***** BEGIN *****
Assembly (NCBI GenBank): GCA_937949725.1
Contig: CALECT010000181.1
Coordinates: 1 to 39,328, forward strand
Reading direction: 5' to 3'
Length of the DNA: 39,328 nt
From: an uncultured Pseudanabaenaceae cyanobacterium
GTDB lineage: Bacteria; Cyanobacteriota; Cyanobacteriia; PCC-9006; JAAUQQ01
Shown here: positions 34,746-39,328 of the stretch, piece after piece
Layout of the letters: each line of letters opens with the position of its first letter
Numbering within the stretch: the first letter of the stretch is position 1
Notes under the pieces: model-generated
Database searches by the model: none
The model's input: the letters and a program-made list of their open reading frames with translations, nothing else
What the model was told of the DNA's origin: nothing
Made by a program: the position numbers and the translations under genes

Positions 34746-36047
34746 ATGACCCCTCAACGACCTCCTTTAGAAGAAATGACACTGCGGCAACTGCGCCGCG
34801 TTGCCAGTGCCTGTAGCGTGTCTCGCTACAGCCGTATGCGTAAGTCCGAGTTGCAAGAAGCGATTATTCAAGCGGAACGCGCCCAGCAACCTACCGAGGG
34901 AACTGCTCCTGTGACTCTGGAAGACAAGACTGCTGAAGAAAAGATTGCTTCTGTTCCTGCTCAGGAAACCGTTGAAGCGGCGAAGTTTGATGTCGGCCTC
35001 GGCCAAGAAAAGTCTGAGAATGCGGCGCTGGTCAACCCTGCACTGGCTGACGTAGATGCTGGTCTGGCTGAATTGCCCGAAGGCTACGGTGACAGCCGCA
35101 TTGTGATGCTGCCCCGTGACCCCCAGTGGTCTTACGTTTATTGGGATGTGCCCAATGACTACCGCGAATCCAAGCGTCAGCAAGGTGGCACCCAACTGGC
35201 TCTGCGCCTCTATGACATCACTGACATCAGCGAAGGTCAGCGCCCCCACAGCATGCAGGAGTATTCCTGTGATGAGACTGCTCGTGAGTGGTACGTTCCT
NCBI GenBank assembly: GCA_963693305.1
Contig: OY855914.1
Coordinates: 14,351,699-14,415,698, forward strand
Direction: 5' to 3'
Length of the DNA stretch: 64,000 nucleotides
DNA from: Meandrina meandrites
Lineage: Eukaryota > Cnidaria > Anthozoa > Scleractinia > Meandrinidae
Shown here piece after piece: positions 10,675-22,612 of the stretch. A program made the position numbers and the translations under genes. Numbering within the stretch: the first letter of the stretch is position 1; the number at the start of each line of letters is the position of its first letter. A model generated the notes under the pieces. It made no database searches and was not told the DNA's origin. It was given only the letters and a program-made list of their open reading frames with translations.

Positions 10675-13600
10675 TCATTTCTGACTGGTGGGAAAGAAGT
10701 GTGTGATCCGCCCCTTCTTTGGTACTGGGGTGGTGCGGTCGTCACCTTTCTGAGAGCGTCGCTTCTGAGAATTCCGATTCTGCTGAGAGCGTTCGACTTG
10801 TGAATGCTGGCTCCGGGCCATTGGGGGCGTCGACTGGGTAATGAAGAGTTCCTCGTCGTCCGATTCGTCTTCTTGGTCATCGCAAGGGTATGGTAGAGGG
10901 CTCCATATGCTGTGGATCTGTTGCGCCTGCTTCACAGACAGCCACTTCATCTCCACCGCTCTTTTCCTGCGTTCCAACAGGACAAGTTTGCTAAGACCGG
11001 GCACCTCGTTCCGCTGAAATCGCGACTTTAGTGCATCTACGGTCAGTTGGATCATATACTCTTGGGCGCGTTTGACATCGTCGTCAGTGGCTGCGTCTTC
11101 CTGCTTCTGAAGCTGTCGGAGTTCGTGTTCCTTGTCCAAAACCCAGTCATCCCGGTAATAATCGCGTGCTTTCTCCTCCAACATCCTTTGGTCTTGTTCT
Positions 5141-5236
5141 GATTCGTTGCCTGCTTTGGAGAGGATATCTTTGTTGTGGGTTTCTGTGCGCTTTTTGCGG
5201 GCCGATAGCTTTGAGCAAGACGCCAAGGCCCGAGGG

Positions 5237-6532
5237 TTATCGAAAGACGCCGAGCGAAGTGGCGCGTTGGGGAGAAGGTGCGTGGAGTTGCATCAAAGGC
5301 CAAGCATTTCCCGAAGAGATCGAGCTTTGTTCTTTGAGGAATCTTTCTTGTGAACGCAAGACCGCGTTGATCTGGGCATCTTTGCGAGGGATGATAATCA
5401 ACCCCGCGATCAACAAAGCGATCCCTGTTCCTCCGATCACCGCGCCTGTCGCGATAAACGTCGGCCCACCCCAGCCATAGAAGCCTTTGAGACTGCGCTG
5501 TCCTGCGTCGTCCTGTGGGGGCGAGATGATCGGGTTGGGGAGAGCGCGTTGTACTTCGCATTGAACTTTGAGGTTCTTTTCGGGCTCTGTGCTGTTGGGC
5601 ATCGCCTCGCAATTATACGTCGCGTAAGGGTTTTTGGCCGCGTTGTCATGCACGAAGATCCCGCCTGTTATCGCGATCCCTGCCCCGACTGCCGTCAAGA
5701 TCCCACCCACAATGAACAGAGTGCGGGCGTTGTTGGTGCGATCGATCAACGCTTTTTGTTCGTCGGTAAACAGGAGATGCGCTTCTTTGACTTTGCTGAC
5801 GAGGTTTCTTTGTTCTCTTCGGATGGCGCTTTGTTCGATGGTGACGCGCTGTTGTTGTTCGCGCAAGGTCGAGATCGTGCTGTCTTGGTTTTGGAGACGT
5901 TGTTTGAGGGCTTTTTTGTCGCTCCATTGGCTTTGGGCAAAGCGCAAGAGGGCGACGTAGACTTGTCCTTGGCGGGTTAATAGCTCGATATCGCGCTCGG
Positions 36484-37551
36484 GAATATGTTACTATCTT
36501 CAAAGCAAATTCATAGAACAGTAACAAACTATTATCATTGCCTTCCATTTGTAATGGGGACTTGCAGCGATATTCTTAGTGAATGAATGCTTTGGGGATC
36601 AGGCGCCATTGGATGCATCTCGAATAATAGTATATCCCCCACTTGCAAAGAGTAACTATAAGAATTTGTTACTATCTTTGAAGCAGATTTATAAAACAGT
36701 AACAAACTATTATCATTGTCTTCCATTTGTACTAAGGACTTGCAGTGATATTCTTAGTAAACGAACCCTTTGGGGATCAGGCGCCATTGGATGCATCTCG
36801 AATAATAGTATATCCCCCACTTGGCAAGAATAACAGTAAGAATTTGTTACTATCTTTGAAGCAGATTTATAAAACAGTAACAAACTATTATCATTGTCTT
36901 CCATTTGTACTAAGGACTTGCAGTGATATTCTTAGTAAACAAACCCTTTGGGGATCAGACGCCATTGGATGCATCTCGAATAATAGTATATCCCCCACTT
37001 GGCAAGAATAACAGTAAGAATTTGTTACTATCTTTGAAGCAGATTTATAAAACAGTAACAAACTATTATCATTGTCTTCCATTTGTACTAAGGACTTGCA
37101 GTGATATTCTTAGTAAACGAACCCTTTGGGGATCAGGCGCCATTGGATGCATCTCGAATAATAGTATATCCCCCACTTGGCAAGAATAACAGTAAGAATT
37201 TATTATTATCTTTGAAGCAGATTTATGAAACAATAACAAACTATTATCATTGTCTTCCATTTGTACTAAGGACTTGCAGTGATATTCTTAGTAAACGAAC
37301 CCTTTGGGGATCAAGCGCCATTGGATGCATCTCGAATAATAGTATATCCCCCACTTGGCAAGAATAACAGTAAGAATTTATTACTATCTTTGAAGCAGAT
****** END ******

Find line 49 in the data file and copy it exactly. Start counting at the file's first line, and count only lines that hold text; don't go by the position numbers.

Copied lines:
5901 TGTTTGAGGGCTTTTTTGTCGCTCCATTGGCTTTGGGCAAAGCGCAAGAGGGCGACGTAGACTTGTCCTTGGCGGGTTAATAGCTCGATATCGCGCTCGG